small car recommendations? (1 Viewer)

wildwerden

Wayfarer
Joined
Feb 14, 2012
Messages
131
Location
NY
hey ya'all ! i've currently got a jeep liberty that gets less than 20mpg and i'm looking for something smaller with better mpg (30+) that's reliable, low-maintance, cheap and popular for cheap parts. would like for it to be small enough for a 6 foot girl to curl up in the back with a medium sized dog in case of emergencies - otherwise i'm perfectly content in a hammock / barn loft. been eying a 97 / 98 honda civic that gets 35-38 mpg. i just need recommendations ! thank you !
 
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Bl3wbyyou

Wanderer
Joined
Jan 26, 2012
Messages
207
Age
33
Location
Perry,Florida
Hmmm im fancying a old mercedes diesel wagon you can snag em pretty cheaply.And parts are in just about any junkyard and surprisingly they are very easy to work on.

Plus they are true die hards and last forever practically just doing maintenance stuff is all thats to em.

I wanna get my hands on one and do a veggie oil conversion which can be done very cheaply.

Not to mention they have a shitload of room and ride amazingly too.Plus extremely comfortable.
 

travelin

Wanderer
Joined
Dec 15, 2011
Messages
322
wow i thought those critters got a lot better mileage than that!

here ive been thinking that my little escape which only gets around 26 was needing replaced by one of those liberties. no way now after looking at average mileage online.

cant help with a vehicle type for you but do want to thank you for pointing out the shitty mileage.

my friggin one ton dodge gets 24 on the highway, about 18 city when not pulling the travel trailer.
 

Scotty

Newbie
Joined
Nov 17, 2010
Messages
32
Get a pickup - You've got a cab and a 6ft bed. My 4cyl 2.3l Ford Ranger got 30+ mpg loaded.

Get a cap and a plywood bed in the back.. then you can store all your gear underneath and gain double the floor space... without sleeping ontop of your junk and being cramped up.

Compact cars have compact in-line motors and parts piled up and bolted onto eachother all over the place. This can be overwhelming if you're not familiar with engines. And can make certain tasks like simply changing a thermostat a pain in the ass.

My 2.8l Chevy V6 gets 29mpg HWY but has so much free space under the hood and looks 10 times simpler to work on than any in-line 4cyl motor.

Station wagons are great too.. but the extra height from the pickup bed floor to the cap ceiling allows you to add a 2nd floor in the back to store all your gear underneath and ultimately gain the most space out of any vehicle.
 

Scotty

Newbie
Joined
Nov 17, 2010
Messages
32
Oh too.. Automatic Transmission vs Manual Tranny/Clutch and FWD vs RWD and Foreign vs Domestic and OBD1 vs OBD2

Now this is me guessing and pooling all my experience together. And shouldn't be considered factual, but something to ask around and get opinions on yourself:

Manual transmissions seem to last forever and you may have a bad clutch that will gradually get worse.. but is driveable for years if you take it easy.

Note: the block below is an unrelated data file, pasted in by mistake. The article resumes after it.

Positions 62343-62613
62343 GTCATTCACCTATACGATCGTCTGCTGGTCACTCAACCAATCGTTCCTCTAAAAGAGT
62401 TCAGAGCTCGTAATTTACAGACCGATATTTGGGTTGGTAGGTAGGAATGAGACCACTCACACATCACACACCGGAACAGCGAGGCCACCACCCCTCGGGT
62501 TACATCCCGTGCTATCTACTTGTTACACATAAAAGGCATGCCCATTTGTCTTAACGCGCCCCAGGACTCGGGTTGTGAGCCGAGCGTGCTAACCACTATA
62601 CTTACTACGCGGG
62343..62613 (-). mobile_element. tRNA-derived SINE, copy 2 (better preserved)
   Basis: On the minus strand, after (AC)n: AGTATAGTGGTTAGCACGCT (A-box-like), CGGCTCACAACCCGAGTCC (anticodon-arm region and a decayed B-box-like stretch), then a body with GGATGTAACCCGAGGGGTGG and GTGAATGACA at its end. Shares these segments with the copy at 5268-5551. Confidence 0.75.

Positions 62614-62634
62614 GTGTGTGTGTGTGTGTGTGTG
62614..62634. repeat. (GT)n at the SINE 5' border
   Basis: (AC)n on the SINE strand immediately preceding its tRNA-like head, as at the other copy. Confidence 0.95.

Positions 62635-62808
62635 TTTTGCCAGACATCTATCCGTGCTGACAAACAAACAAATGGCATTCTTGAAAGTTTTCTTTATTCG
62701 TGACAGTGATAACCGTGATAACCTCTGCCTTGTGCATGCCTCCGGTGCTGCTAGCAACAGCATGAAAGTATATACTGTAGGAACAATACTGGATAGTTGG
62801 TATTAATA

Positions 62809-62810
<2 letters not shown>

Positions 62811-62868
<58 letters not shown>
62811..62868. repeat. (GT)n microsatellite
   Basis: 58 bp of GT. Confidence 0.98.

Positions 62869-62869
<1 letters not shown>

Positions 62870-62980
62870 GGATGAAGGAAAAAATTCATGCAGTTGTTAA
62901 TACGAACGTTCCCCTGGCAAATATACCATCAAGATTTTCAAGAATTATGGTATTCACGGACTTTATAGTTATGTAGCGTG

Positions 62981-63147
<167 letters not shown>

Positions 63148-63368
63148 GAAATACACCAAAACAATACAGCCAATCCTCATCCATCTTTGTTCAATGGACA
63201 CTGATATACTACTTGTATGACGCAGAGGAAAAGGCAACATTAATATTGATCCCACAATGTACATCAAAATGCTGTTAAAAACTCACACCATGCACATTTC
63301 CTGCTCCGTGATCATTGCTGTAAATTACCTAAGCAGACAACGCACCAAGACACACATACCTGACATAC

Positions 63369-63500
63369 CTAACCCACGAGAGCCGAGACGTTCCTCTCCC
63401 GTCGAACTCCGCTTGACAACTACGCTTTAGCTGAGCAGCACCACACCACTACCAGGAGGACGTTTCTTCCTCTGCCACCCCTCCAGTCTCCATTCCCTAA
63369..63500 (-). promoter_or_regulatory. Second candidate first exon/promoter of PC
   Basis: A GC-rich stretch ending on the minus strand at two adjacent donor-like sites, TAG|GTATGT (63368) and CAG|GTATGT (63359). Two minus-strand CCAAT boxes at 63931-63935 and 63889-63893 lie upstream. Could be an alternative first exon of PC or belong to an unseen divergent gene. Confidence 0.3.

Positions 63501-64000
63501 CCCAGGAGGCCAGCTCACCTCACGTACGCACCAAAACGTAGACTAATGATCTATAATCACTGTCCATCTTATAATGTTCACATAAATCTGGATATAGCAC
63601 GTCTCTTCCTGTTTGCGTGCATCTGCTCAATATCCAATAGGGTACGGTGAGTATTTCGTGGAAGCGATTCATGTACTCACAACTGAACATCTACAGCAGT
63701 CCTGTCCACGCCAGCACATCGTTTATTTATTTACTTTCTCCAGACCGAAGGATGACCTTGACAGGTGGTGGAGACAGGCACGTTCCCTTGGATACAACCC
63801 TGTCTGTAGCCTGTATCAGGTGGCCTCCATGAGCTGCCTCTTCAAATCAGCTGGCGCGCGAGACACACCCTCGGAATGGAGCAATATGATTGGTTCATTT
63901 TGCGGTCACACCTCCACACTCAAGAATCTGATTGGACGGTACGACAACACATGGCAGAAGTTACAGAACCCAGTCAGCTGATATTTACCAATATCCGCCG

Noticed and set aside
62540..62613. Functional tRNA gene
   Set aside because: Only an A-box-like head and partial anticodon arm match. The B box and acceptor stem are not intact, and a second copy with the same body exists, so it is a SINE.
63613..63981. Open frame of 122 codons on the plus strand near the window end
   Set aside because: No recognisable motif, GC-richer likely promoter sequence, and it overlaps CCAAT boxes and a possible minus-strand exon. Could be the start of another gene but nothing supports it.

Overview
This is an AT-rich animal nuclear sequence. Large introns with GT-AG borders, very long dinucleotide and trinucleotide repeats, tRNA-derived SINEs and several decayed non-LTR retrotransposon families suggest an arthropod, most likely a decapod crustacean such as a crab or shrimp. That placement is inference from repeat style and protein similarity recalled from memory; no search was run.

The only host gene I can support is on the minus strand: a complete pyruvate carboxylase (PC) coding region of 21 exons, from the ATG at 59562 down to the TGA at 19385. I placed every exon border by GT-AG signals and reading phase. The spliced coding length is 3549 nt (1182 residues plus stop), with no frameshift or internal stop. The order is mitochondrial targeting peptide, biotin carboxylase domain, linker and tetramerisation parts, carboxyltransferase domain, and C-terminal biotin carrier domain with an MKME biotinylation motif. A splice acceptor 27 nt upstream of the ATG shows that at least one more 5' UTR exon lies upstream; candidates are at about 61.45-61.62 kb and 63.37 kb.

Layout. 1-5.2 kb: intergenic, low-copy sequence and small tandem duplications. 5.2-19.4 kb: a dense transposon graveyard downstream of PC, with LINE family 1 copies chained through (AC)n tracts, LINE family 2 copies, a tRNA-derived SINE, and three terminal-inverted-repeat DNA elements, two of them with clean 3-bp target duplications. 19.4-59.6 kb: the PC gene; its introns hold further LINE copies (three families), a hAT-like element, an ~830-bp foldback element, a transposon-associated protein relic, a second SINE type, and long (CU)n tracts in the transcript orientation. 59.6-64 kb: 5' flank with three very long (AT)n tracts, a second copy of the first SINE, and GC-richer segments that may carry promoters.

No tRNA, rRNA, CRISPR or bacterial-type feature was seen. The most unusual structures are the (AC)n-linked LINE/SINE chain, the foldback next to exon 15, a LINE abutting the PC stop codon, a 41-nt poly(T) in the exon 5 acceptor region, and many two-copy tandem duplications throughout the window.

You can probably get a clutch job $100 parts + $300 labor.

Bad transmission might beat around town and knock for years but blow out the instant you drive it over 300 miles in a day. Then you're really screwed. New trannys cost a lot of money, and with the price difference, if you don't have it, you'd settle for a used tranny.

A new clutch means new clutch plate and is new and guaranteed to last. Unlike the used tranny. My bro got a new one once in the van.. rode good forward but we had to push it backwards. He then sold it to avoid further headache.
And another huge thing not to overlook is front wheel drive vs rear wheel drive.


Rear wheel is simple, cheap and rugged.. it's hard to physically bust anything. And nothing is piled on top or in the way. Cops drive RWD so they don't break anything while ramming folks off the road at 55+.

Front wheel drive is the opposite. You may need glasses one night and bust something riding off a curb. You gain better traction since the motor is setting on the drive wheels.. but a loaded down trunk or bed can work too.


I love 30+mpg pick up trucks.. but that 38 mpg Civic sounds nice.
But then I just checked out a few common wear parts.

My 93 Chevy, I can get a top of the line oxygen sensor for $17, the cheapest 97 Civic's sensor is $67. I wanted to double check on the foreign vs domestic. So I checked out a 97 Chevy cavalier.. sensor was still $17.

Too it's not bad to look at OBD1 "95 and older cars" vs OBD2 "96 and newer"
My truck would idle high and at 1 point I got 10MPG. With OBD1 I was simply able to 2 pieces of metal into my dash and read the codes telling me my IAC valve was bad.
New IAC valve for OBD1 -- $50

Car is running bad.. check engine light may or may not be on, auto part stores will scan your car for free with their $100+ digital OBD2 scanners. And a new IAC Valve costs $170 for that 97 Honda as well as the 97 Cavalier.

So.. try and consider some of this stuff too. A brand new car is great and more reliable than my 20 year old truck.. but a 10 year old beater that needs some TLC could cost 3x the amount vs the 18 year old OBD1 in the same beater condition.


I never thought of any of this until just now. I'm so dumb I bought a V6 thinking all S10s were 4cyl. The Ranger I bought while not even knowing how to drive stick. So don't take this advice over your own judgement.